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ARS Home » Southeast Area » Houma, Louisiana » Sugarcane Research » Research » Publications at this Location » Publication #275851

Title: Determining yield loss caused by brown rust in production fields of sugarcane

item Grisham, Michael
item Johnson, Richard

Submitted to: Meeting Abstract
Publication Type: Abstract Only
Publication Acceptance Date: 11/15/2011
Publication Date: N/A
Citation: N/A

Interpretive Summary:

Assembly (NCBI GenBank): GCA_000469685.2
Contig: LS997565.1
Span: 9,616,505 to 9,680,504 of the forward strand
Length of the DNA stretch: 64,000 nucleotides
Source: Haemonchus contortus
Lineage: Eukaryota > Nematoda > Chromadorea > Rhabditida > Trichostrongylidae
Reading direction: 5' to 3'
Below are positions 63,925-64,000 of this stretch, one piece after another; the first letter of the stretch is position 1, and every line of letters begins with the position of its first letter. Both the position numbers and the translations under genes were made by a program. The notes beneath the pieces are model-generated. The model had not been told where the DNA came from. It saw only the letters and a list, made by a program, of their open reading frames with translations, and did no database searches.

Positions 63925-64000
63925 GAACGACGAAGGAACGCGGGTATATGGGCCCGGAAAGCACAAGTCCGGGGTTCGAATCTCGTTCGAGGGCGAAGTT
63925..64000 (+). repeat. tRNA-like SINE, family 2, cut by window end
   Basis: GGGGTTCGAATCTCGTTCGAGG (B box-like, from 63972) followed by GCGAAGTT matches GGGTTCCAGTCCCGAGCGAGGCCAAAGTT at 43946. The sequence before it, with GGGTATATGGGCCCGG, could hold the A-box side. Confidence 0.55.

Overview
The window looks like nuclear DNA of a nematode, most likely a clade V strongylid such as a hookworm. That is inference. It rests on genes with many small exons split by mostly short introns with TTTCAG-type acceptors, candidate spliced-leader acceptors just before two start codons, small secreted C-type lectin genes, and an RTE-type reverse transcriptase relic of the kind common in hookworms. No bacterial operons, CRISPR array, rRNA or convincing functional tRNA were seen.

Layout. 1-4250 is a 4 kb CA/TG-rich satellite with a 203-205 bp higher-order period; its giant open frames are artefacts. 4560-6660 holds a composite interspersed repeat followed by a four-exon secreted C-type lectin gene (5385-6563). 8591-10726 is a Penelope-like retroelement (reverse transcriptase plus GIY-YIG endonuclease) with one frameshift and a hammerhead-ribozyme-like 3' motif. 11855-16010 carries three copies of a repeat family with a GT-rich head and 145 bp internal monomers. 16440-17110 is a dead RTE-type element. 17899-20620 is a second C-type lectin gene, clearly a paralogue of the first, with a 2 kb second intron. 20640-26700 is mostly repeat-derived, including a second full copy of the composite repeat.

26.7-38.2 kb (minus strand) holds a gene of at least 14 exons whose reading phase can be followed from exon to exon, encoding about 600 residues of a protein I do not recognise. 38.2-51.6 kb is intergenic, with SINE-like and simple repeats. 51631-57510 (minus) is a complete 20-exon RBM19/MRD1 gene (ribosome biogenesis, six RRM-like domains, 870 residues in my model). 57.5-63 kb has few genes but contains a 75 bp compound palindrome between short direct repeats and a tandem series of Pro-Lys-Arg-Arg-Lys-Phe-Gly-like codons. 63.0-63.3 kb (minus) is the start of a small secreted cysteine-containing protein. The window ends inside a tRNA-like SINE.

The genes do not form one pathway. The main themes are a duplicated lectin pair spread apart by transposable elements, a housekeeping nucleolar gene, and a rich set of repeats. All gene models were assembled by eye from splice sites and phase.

Technical Abstract: Infections of Puccinia melanocephala, the causal agent of brown rust, appear on Louisiana sugarcane in the spring. Disease expression is usually limited to 2 to 3 months until temperatures exceed those favorable for spore production. The affected sugarcane is harvested 4 to 6 months after rust symptoms disappear. Precision agriculture techniques were used to determine the effect of brown rust on yield in four production sugarcane fields. A handheld computer equipped with a GPS (global positioning system) receiver and mapping software was used to determine experimental field boundaries and establish grid-sampling points. Field size varied from 0.7 to 8.9 hectares, and grid size varied from 0.02 to 0.4 hectares. At each grid-sampling point, a soil sample was taken and rust ratings were made weekly for six or seven weeks. Experimental plots were mechanically harvested utilizing a single-row, chopper harvester. The total weight of harvested cane in each plot was determined using a single-axle, high-dump billet wagon containing three electronic load sensors and equipped with a device to collect a billet sub-sample for sucrose quality analysis. Rust ratings and cane yield varied significantly among sampling points within and between fields. Sucrose and cane yields were negatively correlated to the rust ratings. In addition, overall fertility levels of each location were variable and positively correlated to rust severity. The combined data show the adverse effects of rust on cane and sucrose yields and that sugarcane growers who apply fertilizer at rates exceeding plant requirements will increase the severity of rust in their fields.